Plastic is a cheap, versatile product that has become the prototype of the convenience-based lifestyle. It has almost become essential — we use it in applications from plastic bags to manufacturing. The plastic industry is never shy of harping on the usefulness of plastic. Tony Radoszewski, President and CEO of the Plastics Industry Association, expressed this utility in a Congressional hearing when he said “Today [plastics] make surgery less invasive, receptive, and affordable. And in a century and a half they made cars, trucks, and planes more efficient … and safer.”
But that versatility is also a double-edged sword.
Since its invention in 1907, humankind has produced enough plastic to fill up the Statue of Liberty, from pedestal to torch, 37 million times. Unlike decomposable materials such as paper, the entire amount of plastic produced in the world so far is still with us — and growing.
To understand how to most efficiently combat plastic pollution, it is essential that we examine the source of the problem as well as the plastic’s multifaceted nature.
More than a million marine animals die each year due to consumption of or entanglement with plastic debris. Plastic has been linked to high levels of mercury in fish and seafood. The consequences of plastic pollution, however, are much more far-reaching than simply marine ingestion.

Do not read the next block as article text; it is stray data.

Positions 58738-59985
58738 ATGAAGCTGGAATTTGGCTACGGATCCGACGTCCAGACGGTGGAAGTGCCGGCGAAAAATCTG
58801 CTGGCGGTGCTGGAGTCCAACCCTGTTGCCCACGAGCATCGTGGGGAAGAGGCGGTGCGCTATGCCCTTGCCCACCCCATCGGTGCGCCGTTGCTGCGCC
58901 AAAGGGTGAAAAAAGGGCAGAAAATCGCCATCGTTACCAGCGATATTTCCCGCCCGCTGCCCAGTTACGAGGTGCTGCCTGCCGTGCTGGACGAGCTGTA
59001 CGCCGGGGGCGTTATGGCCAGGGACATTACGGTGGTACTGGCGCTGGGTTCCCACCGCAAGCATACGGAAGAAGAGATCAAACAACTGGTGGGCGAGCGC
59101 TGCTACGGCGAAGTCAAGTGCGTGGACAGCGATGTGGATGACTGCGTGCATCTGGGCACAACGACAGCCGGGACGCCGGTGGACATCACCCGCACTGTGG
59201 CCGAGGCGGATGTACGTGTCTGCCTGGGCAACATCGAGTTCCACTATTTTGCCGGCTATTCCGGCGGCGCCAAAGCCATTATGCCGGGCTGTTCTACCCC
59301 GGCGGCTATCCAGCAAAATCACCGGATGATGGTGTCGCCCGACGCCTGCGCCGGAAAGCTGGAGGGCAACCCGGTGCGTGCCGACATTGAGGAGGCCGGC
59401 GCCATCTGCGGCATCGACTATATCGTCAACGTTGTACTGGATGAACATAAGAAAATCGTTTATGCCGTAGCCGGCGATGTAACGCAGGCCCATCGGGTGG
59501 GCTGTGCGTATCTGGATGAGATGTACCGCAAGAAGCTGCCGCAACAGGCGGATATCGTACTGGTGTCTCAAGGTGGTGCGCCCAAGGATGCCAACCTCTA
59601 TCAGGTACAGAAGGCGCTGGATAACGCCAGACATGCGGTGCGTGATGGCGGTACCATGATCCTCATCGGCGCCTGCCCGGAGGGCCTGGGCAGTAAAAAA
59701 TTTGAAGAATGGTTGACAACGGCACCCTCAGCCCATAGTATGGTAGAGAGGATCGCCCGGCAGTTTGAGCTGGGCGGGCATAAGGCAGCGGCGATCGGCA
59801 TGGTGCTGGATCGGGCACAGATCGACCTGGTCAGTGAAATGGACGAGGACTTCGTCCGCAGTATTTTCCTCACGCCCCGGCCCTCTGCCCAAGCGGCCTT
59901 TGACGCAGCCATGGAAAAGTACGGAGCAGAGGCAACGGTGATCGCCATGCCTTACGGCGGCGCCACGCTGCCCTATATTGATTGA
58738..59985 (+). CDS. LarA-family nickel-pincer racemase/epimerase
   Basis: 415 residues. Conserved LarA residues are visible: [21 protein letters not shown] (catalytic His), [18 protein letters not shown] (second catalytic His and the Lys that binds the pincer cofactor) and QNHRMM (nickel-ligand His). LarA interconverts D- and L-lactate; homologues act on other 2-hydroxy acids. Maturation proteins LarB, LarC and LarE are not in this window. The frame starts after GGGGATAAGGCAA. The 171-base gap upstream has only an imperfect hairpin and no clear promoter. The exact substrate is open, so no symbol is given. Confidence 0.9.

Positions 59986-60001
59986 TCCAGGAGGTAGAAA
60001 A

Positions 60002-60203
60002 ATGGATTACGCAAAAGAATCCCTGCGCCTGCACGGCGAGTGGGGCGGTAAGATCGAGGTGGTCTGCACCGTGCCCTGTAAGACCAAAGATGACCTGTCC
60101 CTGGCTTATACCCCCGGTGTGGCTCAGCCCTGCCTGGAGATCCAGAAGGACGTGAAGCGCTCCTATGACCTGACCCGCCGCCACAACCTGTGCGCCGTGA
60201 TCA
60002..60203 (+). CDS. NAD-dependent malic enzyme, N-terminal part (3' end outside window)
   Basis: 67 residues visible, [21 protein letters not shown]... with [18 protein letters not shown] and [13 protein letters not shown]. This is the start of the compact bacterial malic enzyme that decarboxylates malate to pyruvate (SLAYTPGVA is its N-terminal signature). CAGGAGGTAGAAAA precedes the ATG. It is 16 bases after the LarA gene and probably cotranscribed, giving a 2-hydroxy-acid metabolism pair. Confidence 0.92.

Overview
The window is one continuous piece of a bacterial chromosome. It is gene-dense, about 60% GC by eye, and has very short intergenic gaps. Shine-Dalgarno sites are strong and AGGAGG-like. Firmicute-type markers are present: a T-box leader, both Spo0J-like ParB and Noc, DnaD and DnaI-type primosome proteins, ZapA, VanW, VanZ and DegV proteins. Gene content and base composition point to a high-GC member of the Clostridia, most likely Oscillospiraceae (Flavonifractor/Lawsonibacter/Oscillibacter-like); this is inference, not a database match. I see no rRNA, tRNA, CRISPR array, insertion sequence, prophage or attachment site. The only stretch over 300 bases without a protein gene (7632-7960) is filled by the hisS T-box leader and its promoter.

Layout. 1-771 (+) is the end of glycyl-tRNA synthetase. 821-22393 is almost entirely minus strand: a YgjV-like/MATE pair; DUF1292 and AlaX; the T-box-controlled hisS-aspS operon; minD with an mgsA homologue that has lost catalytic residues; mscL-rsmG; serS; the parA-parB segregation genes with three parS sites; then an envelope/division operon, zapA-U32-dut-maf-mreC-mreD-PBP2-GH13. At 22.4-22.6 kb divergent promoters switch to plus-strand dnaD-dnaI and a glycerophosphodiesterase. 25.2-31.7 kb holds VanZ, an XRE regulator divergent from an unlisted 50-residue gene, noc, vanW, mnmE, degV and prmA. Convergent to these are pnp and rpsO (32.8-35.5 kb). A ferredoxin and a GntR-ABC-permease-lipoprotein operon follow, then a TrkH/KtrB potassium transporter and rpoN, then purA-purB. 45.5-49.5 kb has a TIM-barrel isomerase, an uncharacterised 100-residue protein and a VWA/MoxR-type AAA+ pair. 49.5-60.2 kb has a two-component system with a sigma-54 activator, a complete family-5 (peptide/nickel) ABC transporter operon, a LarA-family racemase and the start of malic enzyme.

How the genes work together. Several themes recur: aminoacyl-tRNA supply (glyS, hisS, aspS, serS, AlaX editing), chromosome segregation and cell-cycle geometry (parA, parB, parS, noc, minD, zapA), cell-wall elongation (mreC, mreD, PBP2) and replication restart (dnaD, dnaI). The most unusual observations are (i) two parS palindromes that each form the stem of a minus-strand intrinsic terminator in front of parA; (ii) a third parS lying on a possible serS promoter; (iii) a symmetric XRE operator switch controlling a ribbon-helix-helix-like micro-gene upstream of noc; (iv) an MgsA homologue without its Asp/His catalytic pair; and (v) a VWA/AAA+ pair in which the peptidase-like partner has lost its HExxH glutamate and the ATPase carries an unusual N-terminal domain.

If plastic was a country, it would have the 5th largest carbon emissions in the world.
In a House hearing on plastic pollution in 2020, Rep. Alan Lowenthal of California, and Juan Parras of T.E.J.A.S., an environmental justice advocacy firm, pointed out that petrochemical facilities are linked to high rates of cancer. These facilities are generally located in disadvantaged communities, widening differences among social classes and leading to health disparities.
Marcus Eriksen of 5 Gyres, a nongovernmental organization, adds that less developed countries that lack systems to collect plastic waste rely on incineration. The toxic fumes from burning plastic, he says, causes social harm.
But that’s not all. Plastic has a definite worldwide supply chain and the livelihood of those involved in that supply chain depends on plastic. 993,000 people in the United States directly depend on jobs in the plastic industry for their income. Plastic has been called the “miracle material” for its numerous utilities. At the same time, managing plastic waste places an economic burden on municipal governments and taxpayers. Looking at plastic through the lens of waste management alone will not solve the problem. We must address the underlying global economic issue as well.